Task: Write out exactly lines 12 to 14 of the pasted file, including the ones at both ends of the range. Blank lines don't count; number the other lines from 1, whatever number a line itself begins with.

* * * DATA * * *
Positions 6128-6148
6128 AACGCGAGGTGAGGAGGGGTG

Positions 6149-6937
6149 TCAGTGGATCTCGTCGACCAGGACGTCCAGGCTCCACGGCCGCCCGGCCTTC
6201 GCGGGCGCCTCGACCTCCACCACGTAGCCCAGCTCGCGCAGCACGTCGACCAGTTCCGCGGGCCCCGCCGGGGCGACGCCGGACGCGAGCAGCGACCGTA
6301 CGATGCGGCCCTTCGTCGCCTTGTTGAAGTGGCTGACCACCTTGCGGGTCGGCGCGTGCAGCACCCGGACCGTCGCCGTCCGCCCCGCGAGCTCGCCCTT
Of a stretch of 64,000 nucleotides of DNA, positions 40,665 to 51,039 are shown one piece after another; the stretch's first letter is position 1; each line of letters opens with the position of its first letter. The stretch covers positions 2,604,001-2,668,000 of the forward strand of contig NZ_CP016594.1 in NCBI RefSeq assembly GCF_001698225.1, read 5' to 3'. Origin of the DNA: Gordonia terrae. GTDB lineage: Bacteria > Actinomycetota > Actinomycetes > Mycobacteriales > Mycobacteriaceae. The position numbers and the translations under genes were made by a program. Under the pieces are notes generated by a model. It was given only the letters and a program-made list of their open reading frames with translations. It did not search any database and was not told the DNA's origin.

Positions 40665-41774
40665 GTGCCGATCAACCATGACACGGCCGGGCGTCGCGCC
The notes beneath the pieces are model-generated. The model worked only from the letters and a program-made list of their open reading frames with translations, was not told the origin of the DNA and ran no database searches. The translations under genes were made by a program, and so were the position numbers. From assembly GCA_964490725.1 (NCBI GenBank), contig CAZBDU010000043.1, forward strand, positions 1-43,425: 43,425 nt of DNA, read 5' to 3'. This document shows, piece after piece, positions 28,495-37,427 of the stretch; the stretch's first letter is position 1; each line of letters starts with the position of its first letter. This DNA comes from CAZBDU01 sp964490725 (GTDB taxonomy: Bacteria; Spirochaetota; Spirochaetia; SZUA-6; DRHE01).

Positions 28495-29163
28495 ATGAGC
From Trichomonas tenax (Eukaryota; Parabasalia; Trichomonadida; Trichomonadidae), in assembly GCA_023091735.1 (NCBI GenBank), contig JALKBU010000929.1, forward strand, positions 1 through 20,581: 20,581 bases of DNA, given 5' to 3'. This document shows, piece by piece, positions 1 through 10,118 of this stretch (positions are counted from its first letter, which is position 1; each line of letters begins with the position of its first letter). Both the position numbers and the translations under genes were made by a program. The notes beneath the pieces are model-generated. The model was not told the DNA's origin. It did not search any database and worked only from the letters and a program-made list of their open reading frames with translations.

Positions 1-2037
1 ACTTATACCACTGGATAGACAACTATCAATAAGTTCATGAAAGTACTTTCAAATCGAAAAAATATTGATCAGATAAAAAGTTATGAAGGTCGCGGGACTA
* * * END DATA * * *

28495 ATGAGC
From Trichomonas tenax (Eukaryota; Parabasalia; Trichomonadida; Trichomonadidae), in assembly GCA_023091735.1 (NCBI GenBank), contig JALKBU010000929.1, forward strand, positions 1 through 20,581: 20,581 bases of DNA, given 5' to 3'. This document shows, piece by piece, positions 1 through 10,118 of this stretch (positions are counted from its first letter, which is position 1; each line of letters begins with the position of its first letter). Both the position numbers and the translations under genes were made by a program. The notes beneath the pieces are model-generated. The model was not told the DNA's origin. It did not search any database and worked only from the letters and a program-made list of their open reading frames with translations.

Positions 1-2037